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Summary of “The Case for Animal Rights”

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In “The Case for Animal Rights,” Tom Regan writes about his beliefs regarding animal rights. Regan states the animal rights movement is committed to a number of goals, including: “the total abolition of the use of animals in science; the total dissolution of commercial animal agriculture; and the total elimination of commercial and sport hunting and trapping. Regan goes on and tells us the “fundamental wrong is the system that allows us to view animals as our resources, here for us–to be eaten, or surgically manipulated, or exploited for sport or money.” Once people accept this view of animals being here for our resources, they believe what harms the animal doesn’t really matter. Regan explains that in order to have this changed, people must change their beliefs. If enough people, especially people that hold a public office, change their beliefs, there can be laws made to protect the rights of animals.

Regan has two theories. The first he called “the cruelty-kindness view.” This states that people should have a “direct duty to be kind to animals and a direct duty not to be cruel to them.” He then goes on to explain the differences between kindness and cruelty and cites examples. His second theory is utilitarianism. He states that a utilitarian decides which option is most likely to bring the best results and “the best balance between satisfaction and frustration.” The author then goes on talking about utilitarianism, giving examples, an analogy, and other problems with it.

The author argues inherent value. Regan points out animals should be able to experience life with inherent value of their own. Addressing commercial animal agriculture, the author declares “The fundamental moral wrong here is not that animals are kept in stressful close confinement or in isolation, or that their pain and suffering, their needs and preferences are ignored or discounted.” Regan continues the only way to right the wrong would be to stop commercial animal agriculture, hunting and trapping for commercial and sporting purposes.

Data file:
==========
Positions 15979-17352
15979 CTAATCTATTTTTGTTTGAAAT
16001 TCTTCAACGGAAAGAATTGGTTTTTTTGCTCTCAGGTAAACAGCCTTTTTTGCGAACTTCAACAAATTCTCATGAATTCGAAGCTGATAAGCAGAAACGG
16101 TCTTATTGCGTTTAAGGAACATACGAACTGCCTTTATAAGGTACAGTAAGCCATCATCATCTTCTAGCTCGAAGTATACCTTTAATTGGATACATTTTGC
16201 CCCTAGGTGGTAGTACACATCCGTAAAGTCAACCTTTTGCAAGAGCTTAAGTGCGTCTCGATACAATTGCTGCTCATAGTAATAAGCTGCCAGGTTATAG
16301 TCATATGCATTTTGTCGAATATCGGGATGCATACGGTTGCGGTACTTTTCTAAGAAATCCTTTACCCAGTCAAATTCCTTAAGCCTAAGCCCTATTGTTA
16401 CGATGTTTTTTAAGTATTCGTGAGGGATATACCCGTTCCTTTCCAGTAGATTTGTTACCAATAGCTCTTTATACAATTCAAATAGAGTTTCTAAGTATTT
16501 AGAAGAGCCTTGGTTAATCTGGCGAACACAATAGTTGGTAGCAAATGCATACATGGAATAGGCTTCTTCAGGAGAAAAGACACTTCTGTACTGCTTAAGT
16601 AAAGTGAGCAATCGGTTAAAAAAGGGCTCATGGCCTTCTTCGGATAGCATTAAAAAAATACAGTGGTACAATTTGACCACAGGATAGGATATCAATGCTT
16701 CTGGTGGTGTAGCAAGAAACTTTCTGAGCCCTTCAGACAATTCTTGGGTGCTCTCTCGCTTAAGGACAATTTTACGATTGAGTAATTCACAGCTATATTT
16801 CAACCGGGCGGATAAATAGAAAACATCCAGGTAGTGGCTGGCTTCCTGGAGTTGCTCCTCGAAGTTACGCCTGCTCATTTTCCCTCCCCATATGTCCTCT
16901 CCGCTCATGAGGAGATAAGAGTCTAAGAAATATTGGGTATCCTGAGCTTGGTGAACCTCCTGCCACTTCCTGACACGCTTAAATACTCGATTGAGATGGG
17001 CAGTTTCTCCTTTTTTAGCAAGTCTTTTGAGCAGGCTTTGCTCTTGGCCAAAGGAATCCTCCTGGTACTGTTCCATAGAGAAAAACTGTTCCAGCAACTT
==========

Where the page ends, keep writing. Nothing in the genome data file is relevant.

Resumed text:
Regan’s last point is about philosophy. Being a philosopher, Regan knows that the words he has written do not change a thing by themselves. “It is what we do with the thoughts that the words express–our acts, our deeds–that changes things.” The author brings everything to a close by telling the reader that all great movements “go through three stages: ridicule, discussion, adoption.” He states the third stage requires passion and discipline. Regan declares “the fate of animals is in our hands.”

Response to “The Case for Animal Rights”

In Tom Regan’s “The Case for Animal Rights,” the author argues for the animal rights movement. Overall, the argument is effective, but there are some things that could be perfected and changed. The author clearly presents his thesis in the beginning. He definitively states how he feels about animal rights. Regan argues for the animal rights movement and uses many examples to support his opinions.

This text was originally published in one of Regan’s books, so the intended audience is obviously someone who is interested in the animal rights movement. The author judges the audience well, and doesn’t go into much background or detail about the basics of the animal rights movement.

As the text progressed, Regan tended to stray away from his thesis and went on many tangents. Although the main ideas were still related to the topic, he used too many examples and analogies, which weakened the effect of his thesis. The reader could easily get lost in the text and forget the author’s main thesis. One such example was the analogy he made about killing his Aunt to get her money before she died and he had to pay taxes on it.

Regan also took a very scholarly approach to his writing. His vocabulary was sometimes difficult to understand. He used words like “contractarianism”, “odious”, and “utilitarianism.” This also diminished the entire effect of his writing. His tone, although a little preachy, was fine considering it is an argumentative essay. The organization was somewhat hard to follow, which was in part because he tended to stray away from his main point.

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